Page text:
The Far-Reaching Impact of the Student Debt Crisis
By Scholarship America
Updated September 2022
1.7 trillion dollars. That’s a massive number. To put this figure into perspective, it’s larger than the gross domestic product of all but 11 countries. No company in the Fortune 500 produces even 1/3 that much in annual revenue. It’s enough to buy the Yankees, Lakers, Cowboys and Real Madrid — 90 times over.
And it’s how much America’s college graduates owed on their student loans at the beginning of 2022.
To say that student loan debt is a crisis is an understatement. According to the most recent figures, more than half of college graduates leave school with loan debt. As of 2005, their average debt level was around $17,000. But, less than two decades later, that figure had climbed near $30,000, directly impacting 48 million student borrowers and creating a trillion-dollar problem that affects just about everyone in the nation—even after the Biden administration’s announcement of targeted student loan forgiveness.
The impact of that plan, which forgives $10,000 in debt for those earning less than $125,000/year, and $20,000 for those who were eligible for Pell Grants, is still being calculated. But even if the highest estimates are correct and the plan forgives around $300 billion, Americans are still on the hook for $1.4 trillion in debt.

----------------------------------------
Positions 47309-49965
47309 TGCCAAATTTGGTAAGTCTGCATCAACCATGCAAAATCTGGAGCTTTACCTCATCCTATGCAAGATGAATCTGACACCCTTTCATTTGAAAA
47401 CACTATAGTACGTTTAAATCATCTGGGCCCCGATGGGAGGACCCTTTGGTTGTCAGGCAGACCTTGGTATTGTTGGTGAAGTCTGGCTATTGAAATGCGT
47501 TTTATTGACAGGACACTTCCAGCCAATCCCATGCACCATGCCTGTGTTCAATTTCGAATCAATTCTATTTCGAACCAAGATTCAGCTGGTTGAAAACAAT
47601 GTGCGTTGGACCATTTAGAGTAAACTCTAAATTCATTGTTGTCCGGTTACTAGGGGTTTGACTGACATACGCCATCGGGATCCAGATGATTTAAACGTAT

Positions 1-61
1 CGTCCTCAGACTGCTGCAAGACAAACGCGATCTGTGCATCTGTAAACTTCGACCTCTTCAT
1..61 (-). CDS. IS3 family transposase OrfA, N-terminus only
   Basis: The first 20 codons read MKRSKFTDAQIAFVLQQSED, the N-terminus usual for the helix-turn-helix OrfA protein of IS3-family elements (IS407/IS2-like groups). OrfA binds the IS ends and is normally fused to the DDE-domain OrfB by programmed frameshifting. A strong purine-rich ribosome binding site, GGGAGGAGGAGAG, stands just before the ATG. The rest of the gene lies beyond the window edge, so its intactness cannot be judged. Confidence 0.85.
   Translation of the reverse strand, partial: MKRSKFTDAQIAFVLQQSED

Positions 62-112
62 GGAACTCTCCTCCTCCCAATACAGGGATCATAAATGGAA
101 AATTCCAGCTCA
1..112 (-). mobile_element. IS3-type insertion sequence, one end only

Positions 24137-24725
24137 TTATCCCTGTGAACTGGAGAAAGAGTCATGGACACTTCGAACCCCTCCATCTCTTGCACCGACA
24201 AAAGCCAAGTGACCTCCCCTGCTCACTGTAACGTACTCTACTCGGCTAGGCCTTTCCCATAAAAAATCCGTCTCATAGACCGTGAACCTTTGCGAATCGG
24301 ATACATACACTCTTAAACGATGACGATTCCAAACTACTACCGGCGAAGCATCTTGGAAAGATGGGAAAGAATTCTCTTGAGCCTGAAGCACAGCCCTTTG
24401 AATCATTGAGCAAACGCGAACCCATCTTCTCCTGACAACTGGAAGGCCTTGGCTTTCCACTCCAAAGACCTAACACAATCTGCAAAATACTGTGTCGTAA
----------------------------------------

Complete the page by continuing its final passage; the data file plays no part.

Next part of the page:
Student Debt Hits Middle Class Students Hard
Overall, we know that students from low-income backgrounds still face the greatest struggle when it comes to earning college degrees. Unstable home lives, lower-quality high schools and other frequent corollaries of low-income neighborhoods present plenty of obstacles even before loan debt becomes an issue.
For students from middle-class backgrounds, the road to a degree seems easier. Their families often have money saved; their schools and support systems tend to prepare them well for the next step. Nevertheless, finances are still a roadblock, and middle-class students actually shoulder more student loan debt than anyone after graduating. According to Dartmouth sociology professor Jason Houle’s study,
“’Children from middle-income families make too much money to qualify for student aid packages, but they do not have the financial means to cover the costs of college’ … The study found that students from families earning between $40,000 to $59,000 per year racked up 60 percent more debt than lower-income students and 280 percent more than their peers whose families earned between $100,000 and $149,000 per year. A similar trend held for more affluent middle-income families earning up to $99,000 annually.”
Loan Debt Is an Economic Drag
When graduates who are looking for their first post-college job are already $30,000 in debt, the negative effect on the economy is considerable.